Homemade Pancakes and Syrup
We have pancakes once a week for dinner. One week we'll have Daddy's Swedish pancakes and the next week we'll have Mommy's pancakes. Today I'll post the recipe for "my" pancakes. In the interest of keeping it real, I'm showing you the pancakes as they actually look. I would love for them to have a nice, uniform, golden-brown color on top, but that almost never happens for me, probably because I'm too hasty to wait for it!
I usually take the recipe below and decuple it (I had to look that up – it means to "multiply by 10"). I multiply all of the dry ingredients by 10, whisk it all together in a large bowl, and then store what I don't use in a Tupperware for the next 2-3 pancake nights. I find this method works out pretty well.
Also, the best way to heat a pan for pancakes, and even eggs, is the Cook's Illustrated way: heat it over the lowest heat for 10 minutes. It should then be ready for the pancakes, and I don't even have to raise the heat at all after this 10-minute preheat. Although, that might explain why my pancakes never turn out uniformly colored. Oh well. You all can let me know what works for you if you're driven to have nice brown pancakes!!
Here's the recipe, modified from Cook's Illustrated.
Serves about 2 for a main meal. For our family of 5, we make 3 batches.
– 1/2 Cup flour
– 1/2 Cup whole-wheat flour
– 2 teaspoons sugar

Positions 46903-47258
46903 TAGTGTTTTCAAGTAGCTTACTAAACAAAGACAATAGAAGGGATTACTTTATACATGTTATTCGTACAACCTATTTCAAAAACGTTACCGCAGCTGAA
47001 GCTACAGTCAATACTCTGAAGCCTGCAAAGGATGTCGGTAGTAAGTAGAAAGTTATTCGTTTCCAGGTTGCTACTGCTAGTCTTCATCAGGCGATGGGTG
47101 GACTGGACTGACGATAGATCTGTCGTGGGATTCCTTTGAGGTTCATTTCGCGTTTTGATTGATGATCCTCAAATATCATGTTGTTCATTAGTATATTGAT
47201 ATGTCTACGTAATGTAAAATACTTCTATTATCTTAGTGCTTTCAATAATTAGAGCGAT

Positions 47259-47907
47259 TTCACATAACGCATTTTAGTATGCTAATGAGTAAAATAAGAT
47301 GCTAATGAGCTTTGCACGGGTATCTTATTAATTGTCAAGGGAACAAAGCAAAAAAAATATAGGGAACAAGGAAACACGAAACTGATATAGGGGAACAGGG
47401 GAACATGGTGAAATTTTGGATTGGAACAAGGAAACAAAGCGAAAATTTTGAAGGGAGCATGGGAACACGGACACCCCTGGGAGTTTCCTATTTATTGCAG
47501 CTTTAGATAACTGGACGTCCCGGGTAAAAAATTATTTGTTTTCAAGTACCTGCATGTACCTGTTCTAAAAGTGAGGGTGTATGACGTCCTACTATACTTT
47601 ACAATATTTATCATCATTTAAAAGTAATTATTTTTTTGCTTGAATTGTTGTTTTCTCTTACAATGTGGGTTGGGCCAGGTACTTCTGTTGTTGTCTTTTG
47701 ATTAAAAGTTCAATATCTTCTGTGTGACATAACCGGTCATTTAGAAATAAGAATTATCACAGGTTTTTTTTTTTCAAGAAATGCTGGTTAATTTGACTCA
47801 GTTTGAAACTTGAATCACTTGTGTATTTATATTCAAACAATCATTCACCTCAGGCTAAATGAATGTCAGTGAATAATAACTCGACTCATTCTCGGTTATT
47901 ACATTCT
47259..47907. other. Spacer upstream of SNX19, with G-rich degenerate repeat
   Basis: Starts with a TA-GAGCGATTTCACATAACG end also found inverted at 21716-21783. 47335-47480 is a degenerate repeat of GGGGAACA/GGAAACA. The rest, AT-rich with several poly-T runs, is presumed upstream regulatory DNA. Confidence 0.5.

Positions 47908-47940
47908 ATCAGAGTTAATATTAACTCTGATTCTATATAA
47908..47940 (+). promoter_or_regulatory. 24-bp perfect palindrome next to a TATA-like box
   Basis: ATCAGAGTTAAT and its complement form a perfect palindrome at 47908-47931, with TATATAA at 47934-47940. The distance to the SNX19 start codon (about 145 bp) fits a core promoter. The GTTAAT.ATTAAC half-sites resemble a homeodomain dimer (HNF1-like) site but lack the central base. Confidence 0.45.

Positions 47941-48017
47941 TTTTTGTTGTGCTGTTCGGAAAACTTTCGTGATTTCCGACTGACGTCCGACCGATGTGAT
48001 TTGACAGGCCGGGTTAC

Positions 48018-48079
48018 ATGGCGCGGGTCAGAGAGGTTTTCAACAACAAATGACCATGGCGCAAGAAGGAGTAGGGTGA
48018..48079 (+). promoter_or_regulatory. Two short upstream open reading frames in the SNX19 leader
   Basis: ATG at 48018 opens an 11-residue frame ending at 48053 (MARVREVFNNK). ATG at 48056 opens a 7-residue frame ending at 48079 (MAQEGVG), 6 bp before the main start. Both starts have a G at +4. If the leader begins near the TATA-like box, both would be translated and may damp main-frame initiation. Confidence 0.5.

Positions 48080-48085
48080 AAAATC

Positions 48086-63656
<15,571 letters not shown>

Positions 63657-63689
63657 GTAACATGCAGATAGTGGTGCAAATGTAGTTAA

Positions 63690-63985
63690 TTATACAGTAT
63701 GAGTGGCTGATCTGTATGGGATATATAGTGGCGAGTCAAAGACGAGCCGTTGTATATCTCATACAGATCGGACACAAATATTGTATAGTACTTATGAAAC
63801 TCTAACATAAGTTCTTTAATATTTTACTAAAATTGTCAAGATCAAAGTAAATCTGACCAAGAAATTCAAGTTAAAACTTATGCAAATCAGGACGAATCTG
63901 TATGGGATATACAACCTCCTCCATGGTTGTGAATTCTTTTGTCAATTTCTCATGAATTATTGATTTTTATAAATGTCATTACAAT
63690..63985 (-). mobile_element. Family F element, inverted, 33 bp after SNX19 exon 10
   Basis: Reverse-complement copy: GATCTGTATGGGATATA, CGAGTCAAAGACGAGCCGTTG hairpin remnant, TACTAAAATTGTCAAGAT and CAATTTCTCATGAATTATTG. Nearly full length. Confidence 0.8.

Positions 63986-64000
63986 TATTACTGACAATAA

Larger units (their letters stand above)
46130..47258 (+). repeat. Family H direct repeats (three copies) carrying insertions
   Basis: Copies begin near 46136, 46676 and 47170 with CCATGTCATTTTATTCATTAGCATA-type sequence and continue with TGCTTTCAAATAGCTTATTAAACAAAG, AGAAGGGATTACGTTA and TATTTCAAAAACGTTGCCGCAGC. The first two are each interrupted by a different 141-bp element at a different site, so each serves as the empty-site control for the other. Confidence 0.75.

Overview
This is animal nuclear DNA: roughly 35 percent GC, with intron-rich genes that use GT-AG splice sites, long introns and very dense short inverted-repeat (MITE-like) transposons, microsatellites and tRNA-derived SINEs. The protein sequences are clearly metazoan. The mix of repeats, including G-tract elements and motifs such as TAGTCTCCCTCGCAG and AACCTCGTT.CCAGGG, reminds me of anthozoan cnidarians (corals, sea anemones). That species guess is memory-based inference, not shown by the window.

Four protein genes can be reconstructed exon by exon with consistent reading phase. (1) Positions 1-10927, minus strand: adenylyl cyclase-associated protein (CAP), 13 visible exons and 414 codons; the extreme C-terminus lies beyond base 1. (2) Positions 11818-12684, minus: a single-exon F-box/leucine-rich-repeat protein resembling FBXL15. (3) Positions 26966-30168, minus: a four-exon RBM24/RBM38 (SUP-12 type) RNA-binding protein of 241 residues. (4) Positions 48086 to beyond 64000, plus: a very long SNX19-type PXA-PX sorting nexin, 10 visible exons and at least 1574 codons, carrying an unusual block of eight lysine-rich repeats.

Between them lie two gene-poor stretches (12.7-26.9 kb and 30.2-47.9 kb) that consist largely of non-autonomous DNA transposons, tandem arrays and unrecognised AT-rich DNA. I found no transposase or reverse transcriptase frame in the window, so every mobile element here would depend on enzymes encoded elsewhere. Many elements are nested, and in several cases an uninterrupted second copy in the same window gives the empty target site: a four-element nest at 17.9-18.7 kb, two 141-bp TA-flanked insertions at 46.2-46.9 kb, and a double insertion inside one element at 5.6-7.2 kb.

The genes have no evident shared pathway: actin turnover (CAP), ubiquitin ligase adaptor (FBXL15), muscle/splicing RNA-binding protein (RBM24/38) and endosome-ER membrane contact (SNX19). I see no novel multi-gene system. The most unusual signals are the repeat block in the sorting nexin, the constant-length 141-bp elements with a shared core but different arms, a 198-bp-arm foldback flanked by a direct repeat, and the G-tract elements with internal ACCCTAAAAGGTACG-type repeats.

– 1/2 teaspoon salt
– 1/2 teaspoon baking powder
– 1/4 teaspoon baking soda
(If you're multiplying the recipe and saving some for later, multiply the above ingredients only).
– 3/4 Cup buttermilk, OR 3/4 Cup milk mixed with 1 Tablespoon lemon juice
– 1 egg
– 2 Tablespoons butter, melted and cooled OR 1-2 Tablespoons oil
1. Set a pan or griddle on the lowest heat and preheat for 10 minutes.
2. If you don't have buttermilk, make the "clabbered milk": mix lemon juice with milk, and let it sit while you're mixing up the rest of the recipe.
3. Whisk together in a large bowl the flour, whole-wheat flour, sugar, salt, baking powder, and baking soda.
4. Into the clabbered milk, whisk the egg and butter (or oil), then dump the milk mixture into the wet ingredients. Whisk until moistened.
5. Check your pan – sprinkle a few drops of water onto it. If they sizzle actively, your pan is ready. If not, turn up the heat a little and do the water test again in a minute or two. I use a pastry brush and brush butter onto the pan, then pour a 1/3-cupful of batter onto the pan. Let it cook for about 3 minutes, until bubbles break on the surface of the pancake and the edges have dried. Flip the pancake and let cook another 1-2 minutes.
6. Brush pan with more butter, and make the next pancake.
– 2 Cups sugar
– 1 Cup water
– 1/2 teaspoon vanilla
– 1/4 teaspoon imitation maple extract (from the US, unfortunately, for those who live in Spain)
1. Bring sugar and water to a boil and boil for 1 minute.
2. Add vanilla and maple extract. Let cool, stirring every few minutes to let more water evaporate, then store in your favorite syrup jar.
If you find this syrup too watery, try boiling off more of the liquid the next time, OR try making it with 2 cups sugar and 3/4 Cups water.
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